This book is part of the ongoing collection, "the
series in trauma and loss," with consulting editors
Charles Figley and Therese Rando. In introducing this volume the
editors remind us, "Trauma and grief therapy is faced with
the responsibility of responding to new challenges in the treatment
of traumatized persons. Understanding grief and trauma theory
and treatment well, and taking care of one's own trauma, is now
a responsibility of all psychotherapists."
In the foreword we are reminded of the world view change that
accompanied 9/11. While that redefined most everything, it is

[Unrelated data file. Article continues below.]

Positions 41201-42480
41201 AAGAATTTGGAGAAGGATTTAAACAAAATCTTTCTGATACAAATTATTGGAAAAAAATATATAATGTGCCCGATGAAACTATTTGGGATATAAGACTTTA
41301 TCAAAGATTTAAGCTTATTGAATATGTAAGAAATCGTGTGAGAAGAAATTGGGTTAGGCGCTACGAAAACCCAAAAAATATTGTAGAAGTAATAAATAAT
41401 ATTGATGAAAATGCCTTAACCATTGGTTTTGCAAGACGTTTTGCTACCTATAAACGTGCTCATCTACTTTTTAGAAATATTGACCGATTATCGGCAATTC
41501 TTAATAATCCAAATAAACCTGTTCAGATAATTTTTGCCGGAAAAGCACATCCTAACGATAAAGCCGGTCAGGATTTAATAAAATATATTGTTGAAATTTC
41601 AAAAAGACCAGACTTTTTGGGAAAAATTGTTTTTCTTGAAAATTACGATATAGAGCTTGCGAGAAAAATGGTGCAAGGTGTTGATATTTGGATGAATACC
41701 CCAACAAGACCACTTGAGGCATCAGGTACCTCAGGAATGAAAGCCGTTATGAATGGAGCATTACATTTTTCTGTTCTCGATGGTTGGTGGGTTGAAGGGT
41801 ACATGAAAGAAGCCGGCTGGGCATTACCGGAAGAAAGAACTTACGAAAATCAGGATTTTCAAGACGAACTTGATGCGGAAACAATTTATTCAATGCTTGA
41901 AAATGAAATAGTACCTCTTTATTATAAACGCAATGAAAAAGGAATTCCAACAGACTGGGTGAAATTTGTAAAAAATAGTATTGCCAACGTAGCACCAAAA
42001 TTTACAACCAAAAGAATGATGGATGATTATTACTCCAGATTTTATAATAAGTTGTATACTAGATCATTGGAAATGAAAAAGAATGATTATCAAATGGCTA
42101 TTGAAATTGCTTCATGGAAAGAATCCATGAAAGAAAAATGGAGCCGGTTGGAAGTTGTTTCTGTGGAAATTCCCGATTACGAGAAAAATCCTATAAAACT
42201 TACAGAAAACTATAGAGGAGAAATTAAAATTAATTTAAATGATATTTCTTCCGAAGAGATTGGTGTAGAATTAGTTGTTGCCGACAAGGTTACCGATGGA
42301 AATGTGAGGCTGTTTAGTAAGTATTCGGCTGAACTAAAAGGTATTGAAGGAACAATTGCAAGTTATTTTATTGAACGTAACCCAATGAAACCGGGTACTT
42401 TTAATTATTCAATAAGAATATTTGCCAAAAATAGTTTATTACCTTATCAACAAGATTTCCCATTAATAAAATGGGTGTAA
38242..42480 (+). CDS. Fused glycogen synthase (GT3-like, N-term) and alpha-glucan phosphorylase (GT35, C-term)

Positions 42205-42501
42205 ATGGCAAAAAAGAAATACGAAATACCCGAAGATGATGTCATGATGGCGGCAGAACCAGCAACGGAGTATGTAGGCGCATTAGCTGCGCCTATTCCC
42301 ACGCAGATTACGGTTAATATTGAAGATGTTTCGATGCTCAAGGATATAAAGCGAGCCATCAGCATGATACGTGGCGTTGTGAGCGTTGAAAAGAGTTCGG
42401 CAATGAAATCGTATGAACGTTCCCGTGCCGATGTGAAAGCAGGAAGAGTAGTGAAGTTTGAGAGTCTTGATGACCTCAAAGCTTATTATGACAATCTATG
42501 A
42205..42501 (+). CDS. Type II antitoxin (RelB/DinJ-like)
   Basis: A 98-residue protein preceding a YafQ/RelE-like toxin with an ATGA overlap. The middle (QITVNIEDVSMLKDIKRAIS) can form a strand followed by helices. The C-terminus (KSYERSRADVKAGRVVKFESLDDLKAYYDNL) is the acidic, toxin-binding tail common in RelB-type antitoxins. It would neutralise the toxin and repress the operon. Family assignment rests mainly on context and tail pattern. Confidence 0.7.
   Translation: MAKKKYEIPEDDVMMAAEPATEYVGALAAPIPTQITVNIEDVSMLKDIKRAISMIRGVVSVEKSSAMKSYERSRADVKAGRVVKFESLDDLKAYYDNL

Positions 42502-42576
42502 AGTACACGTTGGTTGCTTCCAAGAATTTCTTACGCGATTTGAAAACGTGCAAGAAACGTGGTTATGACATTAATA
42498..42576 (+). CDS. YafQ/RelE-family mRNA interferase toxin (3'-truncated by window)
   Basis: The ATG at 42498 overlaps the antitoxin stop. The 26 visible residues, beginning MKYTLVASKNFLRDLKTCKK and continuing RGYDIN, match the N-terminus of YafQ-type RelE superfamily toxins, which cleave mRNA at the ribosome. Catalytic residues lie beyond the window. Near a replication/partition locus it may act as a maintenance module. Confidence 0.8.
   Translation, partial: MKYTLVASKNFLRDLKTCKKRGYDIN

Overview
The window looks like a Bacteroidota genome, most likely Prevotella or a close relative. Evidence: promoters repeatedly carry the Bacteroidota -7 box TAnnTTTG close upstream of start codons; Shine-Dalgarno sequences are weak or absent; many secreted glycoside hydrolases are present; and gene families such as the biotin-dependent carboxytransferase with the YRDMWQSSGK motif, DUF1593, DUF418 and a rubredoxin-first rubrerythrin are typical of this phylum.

also a strong spotlight on what trauma has always meant for its
victims. "Over and over, the theme that emerged from discussions
with those who survived - particularly those who knew victims
killed in the attack - was an extraordinary shift in worldviews.
Whether we speak here of the horrors with The World Trade Center
buildings or a recently captured newspaper photo of a grandmother
clutching her dead granddaughter on the front steps of her house
after being gunned down by a stray bullet in a gang war, trauma
changes everything, at least for a time, and victims need the
space of that journey and informed caregivers to accompany them.
"I never thought it could happen to me." The assumptions
of our world and our selves are changed by trauma. This book is